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Patricia Highsmith's Diaries and Notebooks

Patricia Highsmith's Diaries and Notebooks

Essential for understanding Patricia Highsmith’s transgressive life and prophetic work, this volume is also “one of the most observant and ecstatic accounts . . . about being young and alive in New York City” (Dwight Garner,—New York Times).

Before Alfred Hitchcock adapted her debut novel, Strangers on a Train, for the big screen; before her suave and sociopathic Thomas Ripley snaked his way into the canon of psychological suspense; and before The Price of Salt became a cult classic of romantic obsession, who was Patricia Highsmith?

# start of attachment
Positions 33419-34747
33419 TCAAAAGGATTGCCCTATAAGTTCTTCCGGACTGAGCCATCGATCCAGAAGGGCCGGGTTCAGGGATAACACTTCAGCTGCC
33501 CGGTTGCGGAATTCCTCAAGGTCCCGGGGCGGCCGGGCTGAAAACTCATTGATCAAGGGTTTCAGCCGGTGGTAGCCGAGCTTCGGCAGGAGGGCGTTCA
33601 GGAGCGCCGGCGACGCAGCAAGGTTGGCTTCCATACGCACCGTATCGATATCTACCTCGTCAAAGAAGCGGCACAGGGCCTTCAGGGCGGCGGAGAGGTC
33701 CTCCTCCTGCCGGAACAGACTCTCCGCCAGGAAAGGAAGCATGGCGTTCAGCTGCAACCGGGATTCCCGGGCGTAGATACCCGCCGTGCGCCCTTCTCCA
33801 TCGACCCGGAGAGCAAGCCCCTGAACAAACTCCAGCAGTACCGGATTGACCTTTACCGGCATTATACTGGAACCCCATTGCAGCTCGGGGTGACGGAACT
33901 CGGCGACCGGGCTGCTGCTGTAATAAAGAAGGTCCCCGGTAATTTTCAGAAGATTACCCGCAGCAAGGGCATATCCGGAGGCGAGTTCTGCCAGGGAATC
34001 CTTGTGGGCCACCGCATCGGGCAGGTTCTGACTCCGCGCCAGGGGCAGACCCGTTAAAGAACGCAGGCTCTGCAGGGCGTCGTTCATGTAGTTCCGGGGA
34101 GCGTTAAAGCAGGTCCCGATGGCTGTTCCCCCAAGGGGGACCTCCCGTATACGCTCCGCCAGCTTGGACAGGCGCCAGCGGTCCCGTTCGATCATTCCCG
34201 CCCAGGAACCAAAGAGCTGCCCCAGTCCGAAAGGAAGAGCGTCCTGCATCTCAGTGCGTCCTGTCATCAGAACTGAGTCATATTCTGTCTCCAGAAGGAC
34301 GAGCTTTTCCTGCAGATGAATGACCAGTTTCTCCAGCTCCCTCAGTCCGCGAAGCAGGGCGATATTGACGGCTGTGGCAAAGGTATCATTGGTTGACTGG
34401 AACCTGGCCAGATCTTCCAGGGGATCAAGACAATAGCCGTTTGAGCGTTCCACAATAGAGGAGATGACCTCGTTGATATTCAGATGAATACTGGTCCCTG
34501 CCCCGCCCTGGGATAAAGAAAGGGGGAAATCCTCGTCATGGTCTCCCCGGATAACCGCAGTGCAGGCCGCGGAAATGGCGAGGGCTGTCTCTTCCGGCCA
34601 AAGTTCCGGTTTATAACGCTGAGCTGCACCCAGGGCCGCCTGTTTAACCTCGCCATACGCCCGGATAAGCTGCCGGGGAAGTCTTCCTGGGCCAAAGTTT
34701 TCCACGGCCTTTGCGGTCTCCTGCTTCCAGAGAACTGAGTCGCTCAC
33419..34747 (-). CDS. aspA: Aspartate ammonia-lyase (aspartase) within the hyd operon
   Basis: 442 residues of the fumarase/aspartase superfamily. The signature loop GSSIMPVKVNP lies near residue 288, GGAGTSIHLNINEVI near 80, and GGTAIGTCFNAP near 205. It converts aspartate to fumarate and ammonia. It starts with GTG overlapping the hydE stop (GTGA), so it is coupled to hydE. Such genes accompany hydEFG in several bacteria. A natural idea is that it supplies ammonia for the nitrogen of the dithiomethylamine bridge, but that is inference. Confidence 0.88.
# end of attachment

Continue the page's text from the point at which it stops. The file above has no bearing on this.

Focused on her formative years in Manhattan, this condensed edition of Highsmith’s monumental Diaries and Notebooks reveals “Pat” at her most passionate and florescent. Beginning in 1941 at Barnard College and encompassing the Texas native’s adventurous twenties,?The New York Years intertwines scenes from her dizzying social life—rife with sleepless nights barhopping in the queer underground Greenwich Village scene, always juggling too many lovers—with an intimate self-portrait of a young artist who by day dispassionately wrote comics for a paycheck. Amid all the hangovers and the breakups, she read voraciously and honed her craft with verve. Laid bare in this perennial reader’s edition are the bold, hilarious, romantic, tragic, and maddeningly contradictory observations of one of “our greatest modernist writers” (Gore Vidal).